But the word conspiracy is actually a simple combination of two Latin words. Are you ready for it? Con which means “with” and spire which means…. Breath. Three years of Latin and this is my crowning achievement. Conspiracy simply means “with breath.” Spire is also the root word of … wait for it… Spirit. In this sense, a conspiracy is something done together with breath, life, energy, spirit. As I was thinking about Pentecost the connection dawned on me. A conspiracy doesn’t have to be secretive or nefarious but the reason conspiracies are often thought of as nefarious is because they’re subversive. They go against the status quo for the purpose of bringing change. Conspiracies bring people together who have energy and passion for a specific intent of subverting the status quo.
Can you see where I might be going with this?
With this broadened definition, I want to go out on a limb and suggest that maybe Pentecost was actually a conspiracy. And what I mean by that, is a group of people filled with energy and passion for a specific intent. People with breath. People with spirit. People with energy. And the subversive part of it all, the conspiracy, was that this Spirit had come to subvert the status quo. It had come to break down barriers that had previously kept people apart. In that room on Pentecost were people from all of the Mediterranean world, most of the places we could even pronounce right if we tried. (Sorry, Brian, we know you tried.). They had come together from all their different geographies and walks of life because the Spirit was calling them. And then in that moment when it sounded like a rushing wind and it felt like flame on their heads, people who had no business understanding each other by the world’s standards of language and culture, suddenly, with the Spirit’s help realized that they belonged together. They belonged together. They belonged together. This was not just any conspiracy, this was The Biggest Conspiracy of All. In the Spirit of God, we belong together. When the rest of the world pits us against each other because of our differences, the Spirit of God sweeps in and lights the very same fire in your heart and as in mine and suddenly our differences are beautiful and celebrated and no longer a barrier to our belonging.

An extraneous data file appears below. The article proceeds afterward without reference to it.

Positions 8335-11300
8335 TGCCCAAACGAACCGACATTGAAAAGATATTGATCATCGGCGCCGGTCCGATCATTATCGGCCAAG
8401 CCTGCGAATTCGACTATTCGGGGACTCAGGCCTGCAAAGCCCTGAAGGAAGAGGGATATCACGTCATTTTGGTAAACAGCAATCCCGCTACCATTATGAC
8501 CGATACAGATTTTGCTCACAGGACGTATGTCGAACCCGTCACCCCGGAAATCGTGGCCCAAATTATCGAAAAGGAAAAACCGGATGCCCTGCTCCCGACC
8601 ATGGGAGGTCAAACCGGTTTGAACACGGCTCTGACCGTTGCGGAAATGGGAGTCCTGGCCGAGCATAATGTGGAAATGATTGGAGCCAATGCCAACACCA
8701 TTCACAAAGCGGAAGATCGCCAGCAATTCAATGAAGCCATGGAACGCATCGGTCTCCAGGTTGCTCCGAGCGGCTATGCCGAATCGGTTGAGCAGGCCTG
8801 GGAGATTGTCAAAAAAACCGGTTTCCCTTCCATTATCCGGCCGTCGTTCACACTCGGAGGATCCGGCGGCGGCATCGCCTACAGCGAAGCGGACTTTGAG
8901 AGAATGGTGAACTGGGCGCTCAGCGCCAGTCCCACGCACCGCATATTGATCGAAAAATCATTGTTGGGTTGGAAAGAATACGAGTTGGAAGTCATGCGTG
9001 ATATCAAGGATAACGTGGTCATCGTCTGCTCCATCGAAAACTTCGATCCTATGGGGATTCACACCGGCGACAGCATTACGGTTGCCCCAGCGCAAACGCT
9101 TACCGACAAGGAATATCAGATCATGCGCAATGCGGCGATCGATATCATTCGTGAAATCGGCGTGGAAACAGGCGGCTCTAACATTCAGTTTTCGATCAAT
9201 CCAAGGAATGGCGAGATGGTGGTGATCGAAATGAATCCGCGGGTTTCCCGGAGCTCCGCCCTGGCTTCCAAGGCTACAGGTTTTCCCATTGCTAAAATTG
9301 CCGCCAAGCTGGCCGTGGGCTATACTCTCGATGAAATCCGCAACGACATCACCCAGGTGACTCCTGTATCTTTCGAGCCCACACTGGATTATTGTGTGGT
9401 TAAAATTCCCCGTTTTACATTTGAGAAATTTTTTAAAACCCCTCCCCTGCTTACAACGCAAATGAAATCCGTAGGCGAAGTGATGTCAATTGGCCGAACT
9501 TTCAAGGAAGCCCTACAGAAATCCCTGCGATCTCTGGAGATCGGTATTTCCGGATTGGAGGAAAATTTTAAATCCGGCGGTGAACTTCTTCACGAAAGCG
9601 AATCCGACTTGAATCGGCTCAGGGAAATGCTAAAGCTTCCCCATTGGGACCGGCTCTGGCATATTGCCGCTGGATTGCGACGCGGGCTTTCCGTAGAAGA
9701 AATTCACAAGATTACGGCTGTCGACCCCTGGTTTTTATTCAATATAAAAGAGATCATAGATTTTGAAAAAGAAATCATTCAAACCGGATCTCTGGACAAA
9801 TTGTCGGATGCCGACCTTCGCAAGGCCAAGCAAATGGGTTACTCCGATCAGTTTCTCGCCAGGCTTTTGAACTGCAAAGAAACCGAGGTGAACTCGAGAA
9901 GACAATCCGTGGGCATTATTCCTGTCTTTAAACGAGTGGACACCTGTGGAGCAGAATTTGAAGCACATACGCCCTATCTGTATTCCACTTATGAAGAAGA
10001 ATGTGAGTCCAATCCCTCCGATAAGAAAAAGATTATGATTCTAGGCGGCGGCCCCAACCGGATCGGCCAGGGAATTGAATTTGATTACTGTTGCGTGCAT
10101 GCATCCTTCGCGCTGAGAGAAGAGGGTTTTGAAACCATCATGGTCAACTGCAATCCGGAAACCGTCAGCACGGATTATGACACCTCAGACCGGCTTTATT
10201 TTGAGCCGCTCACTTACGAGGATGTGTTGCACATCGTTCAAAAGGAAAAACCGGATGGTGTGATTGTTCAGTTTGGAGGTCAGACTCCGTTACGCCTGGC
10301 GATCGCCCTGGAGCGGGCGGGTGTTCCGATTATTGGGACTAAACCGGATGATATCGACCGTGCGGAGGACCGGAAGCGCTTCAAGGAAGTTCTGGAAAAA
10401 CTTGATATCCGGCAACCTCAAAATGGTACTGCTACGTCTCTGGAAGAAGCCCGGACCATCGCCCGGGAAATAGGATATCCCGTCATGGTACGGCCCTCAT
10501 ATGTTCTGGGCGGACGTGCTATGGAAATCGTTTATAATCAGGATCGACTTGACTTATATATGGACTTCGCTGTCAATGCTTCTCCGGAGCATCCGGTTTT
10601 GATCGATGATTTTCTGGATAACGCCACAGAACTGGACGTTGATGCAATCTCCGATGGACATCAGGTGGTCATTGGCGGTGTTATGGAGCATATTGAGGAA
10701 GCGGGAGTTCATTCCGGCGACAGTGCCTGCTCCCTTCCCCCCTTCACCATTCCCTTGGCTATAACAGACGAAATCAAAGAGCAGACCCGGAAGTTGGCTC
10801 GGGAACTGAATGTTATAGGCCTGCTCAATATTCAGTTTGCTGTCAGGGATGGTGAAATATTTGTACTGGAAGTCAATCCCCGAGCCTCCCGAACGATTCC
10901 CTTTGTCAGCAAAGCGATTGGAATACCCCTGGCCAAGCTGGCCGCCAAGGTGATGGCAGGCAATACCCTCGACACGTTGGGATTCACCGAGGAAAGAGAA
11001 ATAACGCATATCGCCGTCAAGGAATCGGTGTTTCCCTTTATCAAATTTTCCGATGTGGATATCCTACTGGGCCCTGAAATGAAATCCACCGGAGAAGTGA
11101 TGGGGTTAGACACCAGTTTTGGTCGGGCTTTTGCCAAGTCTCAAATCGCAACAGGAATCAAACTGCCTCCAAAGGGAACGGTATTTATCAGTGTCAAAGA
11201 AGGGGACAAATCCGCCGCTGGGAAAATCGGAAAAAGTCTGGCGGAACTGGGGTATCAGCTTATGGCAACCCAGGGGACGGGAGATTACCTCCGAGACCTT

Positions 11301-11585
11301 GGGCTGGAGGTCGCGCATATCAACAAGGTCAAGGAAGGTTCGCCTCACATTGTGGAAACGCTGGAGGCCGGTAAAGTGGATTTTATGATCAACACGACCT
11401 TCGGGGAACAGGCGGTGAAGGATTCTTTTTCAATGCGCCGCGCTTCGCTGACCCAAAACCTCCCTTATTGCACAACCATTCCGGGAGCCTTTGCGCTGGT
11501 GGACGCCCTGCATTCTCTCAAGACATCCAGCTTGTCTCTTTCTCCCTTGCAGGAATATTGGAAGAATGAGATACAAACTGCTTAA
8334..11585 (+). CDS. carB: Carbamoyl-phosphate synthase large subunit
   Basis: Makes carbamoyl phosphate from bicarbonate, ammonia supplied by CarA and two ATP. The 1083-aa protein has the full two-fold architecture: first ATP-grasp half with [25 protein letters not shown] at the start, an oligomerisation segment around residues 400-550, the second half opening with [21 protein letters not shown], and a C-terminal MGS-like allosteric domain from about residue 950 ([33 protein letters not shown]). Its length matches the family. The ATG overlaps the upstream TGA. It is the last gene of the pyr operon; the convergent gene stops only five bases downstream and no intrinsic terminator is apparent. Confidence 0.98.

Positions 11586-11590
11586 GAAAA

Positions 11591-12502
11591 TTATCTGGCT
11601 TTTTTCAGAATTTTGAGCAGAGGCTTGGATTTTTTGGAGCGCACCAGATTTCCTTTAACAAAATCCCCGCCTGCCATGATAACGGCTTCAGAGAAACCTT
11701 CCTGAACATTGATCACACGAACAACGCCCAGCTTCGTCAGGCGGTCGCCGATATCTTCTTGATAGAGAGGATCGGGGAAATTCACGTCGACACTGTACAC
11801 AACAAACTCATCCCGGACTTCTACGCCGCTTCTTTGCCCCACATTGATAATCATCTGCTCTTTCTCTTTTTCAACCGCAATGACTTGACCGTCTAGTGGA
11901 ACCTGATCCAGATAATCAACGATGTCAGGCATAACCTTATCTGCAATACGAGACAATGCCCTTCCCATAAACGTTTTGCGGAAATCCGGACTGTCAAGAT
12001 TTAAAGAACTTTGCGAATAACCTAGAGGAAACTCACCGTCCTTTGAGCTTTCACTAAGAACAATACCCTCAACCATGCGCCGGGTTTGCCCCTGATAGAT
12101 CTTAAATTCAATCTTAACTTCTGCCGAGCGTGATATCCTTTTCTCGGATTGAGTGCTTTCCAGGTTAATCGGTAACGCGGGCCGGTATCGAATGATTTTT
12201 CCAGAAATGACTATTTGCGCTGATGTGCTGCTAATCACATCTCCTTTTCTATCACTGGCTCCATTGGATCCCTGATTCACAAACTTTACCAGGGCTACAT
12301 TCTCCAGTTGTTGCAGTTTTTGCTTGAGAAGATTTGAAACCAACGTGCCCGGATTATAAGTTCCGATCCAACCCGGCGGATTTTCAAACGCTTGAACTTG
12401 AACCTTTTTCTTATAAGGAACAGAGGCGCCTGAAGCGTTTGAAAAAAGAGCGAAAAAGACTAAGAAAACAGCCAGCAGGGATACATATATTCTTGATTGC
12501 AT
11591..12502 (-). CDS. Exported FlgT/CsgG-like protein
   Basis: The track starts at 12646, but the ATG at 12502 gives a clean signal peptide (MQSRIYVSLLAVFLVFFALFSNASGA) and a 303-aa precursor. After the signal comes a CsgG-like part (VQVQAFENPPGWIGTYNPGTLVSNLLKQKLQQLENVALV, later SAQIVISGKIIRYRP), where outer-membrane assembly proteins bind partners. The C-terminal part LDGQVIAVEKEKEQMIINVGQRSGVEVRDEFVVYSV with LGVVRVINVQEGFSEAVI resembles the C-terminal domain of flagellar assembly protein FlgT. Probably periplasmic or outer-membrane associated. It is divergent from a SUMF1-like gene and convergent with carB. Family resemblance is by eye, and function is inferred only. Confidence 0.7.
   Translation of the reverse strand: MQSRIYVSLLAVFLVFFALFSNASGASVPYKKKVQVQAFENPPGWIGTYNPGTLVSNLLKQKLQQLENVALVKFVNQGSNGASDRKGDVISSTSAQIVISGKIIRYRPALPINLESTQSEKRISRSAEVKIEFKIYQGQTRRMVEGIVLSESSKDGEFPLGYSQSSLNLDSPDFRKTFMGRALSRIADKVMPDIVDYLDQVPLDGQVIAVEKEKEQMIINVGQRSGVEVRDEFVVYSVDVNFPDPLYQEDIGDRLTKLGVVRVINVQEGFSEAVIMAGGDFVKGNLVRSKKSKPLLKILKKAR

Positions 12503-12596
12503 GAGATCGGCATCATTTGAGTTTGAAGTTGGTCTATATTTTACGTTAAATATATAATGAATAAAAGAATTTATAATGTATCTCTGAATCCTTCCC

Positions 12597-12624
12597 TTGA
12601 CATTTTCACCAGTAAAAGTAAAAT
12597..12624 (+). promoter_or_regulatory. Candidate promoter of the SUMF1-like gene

This conspiracy of belonging was the birth of the church. This festival of barrier-breaking, vision-casting, prophesy-making spirit-filled people was the birth of the church. Pentecost is when our identity as a community is cast. What if, in a world that tries to separate us by country lines and political parties and ideologies and doctrines and silos of loneliness, we must claim our roots as Pentecost People. What if we used this annual birthday party to launch ourselves anew as diverse and beautiful people made by God to belong to each other through the transformative love of Jesus? What if creating spaces of belonging was the mission and purpose of our church?
Take a deep breath with me. Fill your lungs from the top to the bottom and then let it all out.
Friends, Pentecost is the hinge in our timeline. It is the moment when your lungs are filled with the fullness of Jesus and now it’s time to exhale. It is the moment when the mantle of Jesus’s liberating work of peace and justice on this earth is passed to us. How will we next create spaces of belonging? How will we, as the Church, exhale God’s Spirit into the world?
Where can we find barriers and break them down? Where can we find the outcast, the migrant, the one without a home and welcome them in? Where can we find the lonely and depressed and help them belong? Where can we find the fearful and bring healing and hope?
Take a deep breath with me. Close your eyes. Jesus, fill our lungs. Fill our hearts with your story. Your birth, your living, your justice, your healing, your peace. Fill our souls with your victory over death itself. With this fullness of your holy story, we breath in
and we breathe out.
We exhale with relief that we are not in this alone. That your breath sustains us. We exhale with the enduring promise that through you we find our place in this community of barrier-breaking, justice-seeking, neighbor loving people. We exhale knowing we belong.
O God, in the exchange of this air, in the movement from mountaintops to valleys, in the ups and downs of our actual lives, root us in our identity as your beloved community called to bring spaces of belonging. Amen.